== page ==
The particular lecture that I will highlight in this post is the ‘deciding how to decide’ portion.  I took notice, because this method of decision making was born out of the highest levels of leadership during the Cuban Missile Crisis and the Bay of Pigs invasion failure.  The Bay of Pigs invasion was an embarrassing mistake that resulted from poor decision making at the top.  Or what the professor referred to as ‘group think’ (being surrounded by ‘yes men’ and folks unwilling to question the group or leadership out of fear of being wrong or just assuming everyone else is right)

     The Cuban Missile Crisis was an extreme test of wills, and required the best possible strategy that would prevent the US and the Soviet Union wiping each other out with nuclear weapons. President Kennedy devised a system of decision making that would produce the best product or solution possible, that was not a victim of group think.  He used a system of subgroups that would develop solutions independently, then those groups would exchange their solutions with the other groups and critique.

    A second set of devils advocates or eyes would also review the solutions, and further nitpick the possible solutions until the best idea was standing. So this solution was hammered out of truly honest debate, and any influences that would cause people to not speak up was eliminated.  I thought it was an ingenious way of problem solving, and especially during crisis. (be sure to listen to the series to get the specifics on how to set up this system) The situation with North Korea bombing South Korea, and the US and China reaction to it is a prime example of modern day critical decision making with high stakes involved.  How President Obama decides, will really be based more on deciding how to decide first, so that the solution he gets is strategically sound and not at all influenced by group think.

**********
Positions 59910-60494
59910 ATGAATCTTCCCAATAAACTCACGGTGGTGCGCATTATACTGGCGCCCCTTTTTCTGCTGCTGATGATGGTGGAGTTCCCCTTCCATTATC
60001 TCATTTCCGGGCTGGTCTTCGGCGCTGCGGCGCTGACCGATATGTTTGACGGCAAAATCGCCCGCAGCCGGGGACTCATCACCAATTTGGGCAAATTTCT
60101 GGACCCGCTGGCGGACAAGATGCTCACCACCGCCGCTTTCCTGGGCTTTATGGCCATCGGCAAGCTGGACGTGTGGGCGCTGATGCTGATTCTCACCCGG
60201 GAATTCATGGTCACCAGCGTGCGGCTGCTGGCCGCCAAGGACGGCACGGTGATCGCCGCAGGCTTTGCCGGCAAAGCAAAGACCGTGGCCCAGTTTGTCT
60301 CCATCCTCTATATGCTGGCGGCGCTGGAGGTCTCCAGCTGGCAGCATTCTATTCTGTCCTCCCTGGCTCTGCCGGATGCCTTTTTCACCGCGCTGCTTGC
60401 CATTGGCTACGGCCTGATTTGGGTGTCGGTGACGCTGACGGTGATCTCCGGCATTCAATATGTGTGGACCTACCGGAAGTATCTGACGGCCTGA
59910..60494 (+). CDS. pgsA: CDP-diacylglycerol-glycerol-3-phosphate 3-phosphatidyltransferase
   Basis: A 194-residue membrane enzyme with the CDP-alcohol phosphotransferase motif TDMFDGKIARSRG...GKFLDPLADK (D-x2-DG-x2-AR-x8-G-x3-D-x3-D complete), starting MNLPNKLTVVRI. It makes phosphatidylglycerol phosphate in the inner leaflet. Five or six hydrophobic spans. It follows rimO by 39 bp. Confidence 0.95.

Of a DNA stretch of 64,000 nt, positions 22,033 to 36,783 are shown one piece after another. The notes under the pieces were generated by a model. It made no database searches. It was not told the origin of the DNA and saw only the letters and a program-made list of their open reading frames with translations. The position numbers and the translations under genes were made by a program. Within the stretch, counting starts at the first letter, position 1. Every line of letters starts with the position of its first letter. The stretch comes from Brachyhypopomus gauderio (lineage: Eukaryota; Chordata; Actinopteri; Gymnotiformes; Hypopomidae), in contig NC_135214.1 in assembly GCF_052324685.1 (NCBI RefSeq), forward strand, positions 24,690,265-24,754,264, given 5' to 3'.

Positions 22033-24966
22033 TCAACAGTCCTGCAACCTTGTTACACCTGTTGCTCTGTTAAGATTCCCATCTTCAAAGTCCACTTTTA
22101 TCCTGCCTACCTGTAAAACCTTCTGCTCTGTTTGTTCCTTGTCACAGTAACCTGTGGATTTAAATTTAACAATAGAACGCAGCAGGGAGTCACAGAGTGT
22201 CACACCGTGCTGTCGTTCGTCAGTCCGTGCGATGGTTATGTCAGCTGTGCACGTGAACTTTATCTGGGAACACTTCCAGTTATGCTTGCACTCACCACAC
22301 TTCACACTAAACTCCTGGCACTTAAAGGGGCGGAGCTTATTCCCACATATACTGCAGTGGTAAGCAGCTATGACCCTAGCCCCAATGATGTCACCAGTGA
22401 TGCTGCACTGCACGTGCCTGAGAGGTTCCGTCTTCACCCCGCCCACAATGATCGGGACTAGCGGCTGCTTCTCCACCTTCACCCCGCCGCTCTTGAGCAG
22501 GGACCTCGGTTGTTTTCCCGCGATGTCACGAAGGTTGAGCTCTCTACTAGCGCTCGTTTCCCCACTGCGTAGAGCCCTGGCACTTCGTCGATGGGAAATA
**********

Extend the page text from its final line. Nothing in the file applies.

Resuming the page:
Military leaders and CEO’s can learn from this as well.  Leaders should strive hard to have honest debate about strategy and it takes listening to your people, and being open to ideas to get there.  It also requires breaking down those walls that limit honest debate, and really being aware of group think and it’s dangers. Check out the series to learn more, and let me know what you think. Also check out Professor Roberto’s blog if you want to follow his ideas or contact him. -Matt


Genre: Audio or video CourseLength: Twenty-four, thirty-minute lecturesTeacher: Prof. Michael Roberto, Bryant UniversityPublisher: The Teaching Company

By Tom Alderman

July 23, 2009

Following the disastrous 1961 Bay of Pigs invasion, President Kennedy asked former President Eisenhower to the White House to seek the old soldier’s counsel. The new president wanted to know what he could learn from the whole sorry mess. Instead of the expected military hoo-hah, Ike wanted to know how the decision was made to go ahead with the Cuban invasion? How did the president gather advice from his advisors? Not a surprising question considering the five-star general led a contentious military coalition during World War II, not because of his martial skills, but because of his extraordinary leadership abilities which included understanding the core ingredient in all critical decision making: whether you’re launching a D-Day invasion, a career, a product or service, HOW you decide is more important than WHAT you decide. The process you use determines a successful outcome and if that process is not clear and effective, you’re going down.